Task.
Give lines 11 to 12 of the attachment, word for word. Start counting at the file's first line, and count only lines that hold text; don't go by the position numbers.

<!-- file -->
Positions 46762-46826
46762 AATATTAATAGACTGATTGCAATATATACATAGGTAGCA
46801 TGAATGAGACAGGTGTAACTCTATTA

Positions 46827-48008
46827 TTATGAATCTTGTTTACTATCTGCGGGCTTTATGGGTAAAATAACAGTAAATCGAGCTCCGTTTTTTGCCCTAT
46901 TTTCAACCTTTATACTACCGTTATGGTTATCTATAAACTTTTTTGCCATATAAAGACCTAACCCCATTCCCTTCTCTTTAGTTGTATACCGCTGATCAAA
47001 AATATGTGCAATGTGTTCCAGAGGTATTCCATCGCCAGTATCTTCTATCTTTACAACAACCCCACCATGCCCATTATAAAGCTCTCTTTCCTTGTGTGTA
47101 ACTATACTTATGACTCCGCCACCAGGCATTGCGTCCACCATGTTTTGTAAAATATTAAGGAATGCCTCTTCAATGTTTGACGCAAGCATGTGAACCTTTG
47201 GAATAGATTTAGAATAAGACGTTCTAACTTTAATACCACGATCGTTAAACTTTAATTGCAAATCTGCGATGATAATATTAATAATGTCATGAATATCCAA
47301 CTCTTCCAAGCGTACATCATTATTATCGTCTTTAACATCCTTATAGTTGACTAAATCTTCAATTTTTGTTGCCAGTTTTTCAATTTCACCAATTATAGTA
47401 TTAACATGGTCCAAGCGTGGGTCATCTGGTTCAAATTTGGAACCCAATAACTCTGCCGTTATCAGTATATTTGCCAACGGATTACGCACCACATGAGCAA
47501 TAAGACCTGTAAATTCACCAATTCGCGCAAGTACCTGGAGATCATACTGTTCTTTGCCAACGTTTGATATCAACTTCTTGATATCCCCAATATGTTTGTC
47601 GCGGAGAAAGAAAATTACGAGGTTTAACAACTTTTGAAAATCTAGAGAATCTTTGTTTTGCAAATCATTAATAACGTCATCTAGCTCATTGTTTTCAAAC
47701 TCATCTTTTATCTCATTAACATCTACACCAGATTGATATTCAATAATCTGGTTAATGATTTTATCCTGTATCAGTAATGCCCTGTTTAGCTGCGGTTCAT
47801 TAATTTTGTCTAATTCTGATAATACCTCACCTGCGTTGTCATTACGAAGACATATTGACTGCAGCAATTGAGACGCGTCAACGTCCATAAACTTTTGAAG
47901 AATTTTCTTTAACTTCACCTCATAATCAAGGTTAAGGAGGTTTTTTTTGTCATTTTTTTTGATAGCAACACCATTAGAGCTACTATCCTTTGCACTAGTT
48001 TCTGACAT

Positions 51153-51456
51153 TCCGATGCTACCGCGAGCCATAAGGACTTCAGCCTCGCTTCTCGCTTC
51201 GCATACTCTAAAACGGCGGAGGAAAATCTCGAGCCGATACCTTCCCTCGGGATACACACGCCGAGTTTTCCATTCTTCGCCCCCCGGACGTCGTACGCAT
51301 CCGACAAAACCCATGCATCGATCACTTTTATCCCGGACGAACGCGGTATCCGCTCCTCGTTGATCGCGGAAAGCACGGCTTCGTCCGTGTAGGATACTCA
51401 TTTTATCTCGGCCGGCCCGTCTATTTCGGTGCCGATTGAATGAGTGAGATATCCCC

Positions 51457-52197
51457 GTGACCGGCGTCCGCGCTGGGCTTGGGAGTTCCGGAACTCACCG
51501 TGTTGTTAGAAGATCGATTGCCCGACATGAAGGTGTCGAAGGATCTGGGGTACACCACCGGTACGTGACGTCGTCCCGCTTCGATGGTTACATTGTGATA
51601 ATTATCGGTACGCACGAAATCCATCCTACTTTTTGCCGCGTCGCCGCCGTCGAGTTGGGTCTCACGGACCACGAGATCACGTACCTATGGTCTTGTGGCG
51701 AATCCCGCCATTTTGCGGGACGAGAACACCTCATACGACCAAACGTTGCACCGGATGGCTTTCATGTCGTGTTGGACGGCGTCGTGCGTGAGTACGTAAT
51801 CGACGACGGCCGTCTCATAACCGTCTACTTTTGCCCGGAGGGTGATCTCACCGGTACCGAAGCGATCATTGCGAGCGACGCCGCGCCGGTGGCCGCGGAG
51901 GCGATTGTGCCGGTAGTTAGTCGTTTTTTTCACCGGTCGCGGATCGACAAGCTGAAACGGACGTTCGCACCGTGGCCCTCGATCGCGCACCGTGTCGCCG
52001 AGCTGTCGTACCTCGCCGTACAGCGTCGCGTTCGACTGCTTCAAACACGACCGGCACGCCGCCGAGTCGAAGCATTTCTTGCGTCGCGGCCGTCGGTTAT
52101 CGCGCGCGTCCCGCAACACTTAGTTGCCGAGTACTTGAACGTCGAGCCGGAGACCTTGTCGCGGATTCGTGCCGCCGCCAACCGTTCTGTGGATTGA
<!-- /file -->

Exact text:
47401 TTAACATGGTCCAAGCGTGGGTCATCTGGTTCAAATTTGGAACCCAATAACTCTGCCGTTATCAGTATATTTGCCAACGGATTACGCACCACATGAGCAA
47501 TAAGACCTGTAAATTCACCAATTCGCGCAAGTACCTGGAGATCATACTGTTCTTTGCCAACGTTTGATATCAACTTCTTGATATCCCCAATATGTTTGTC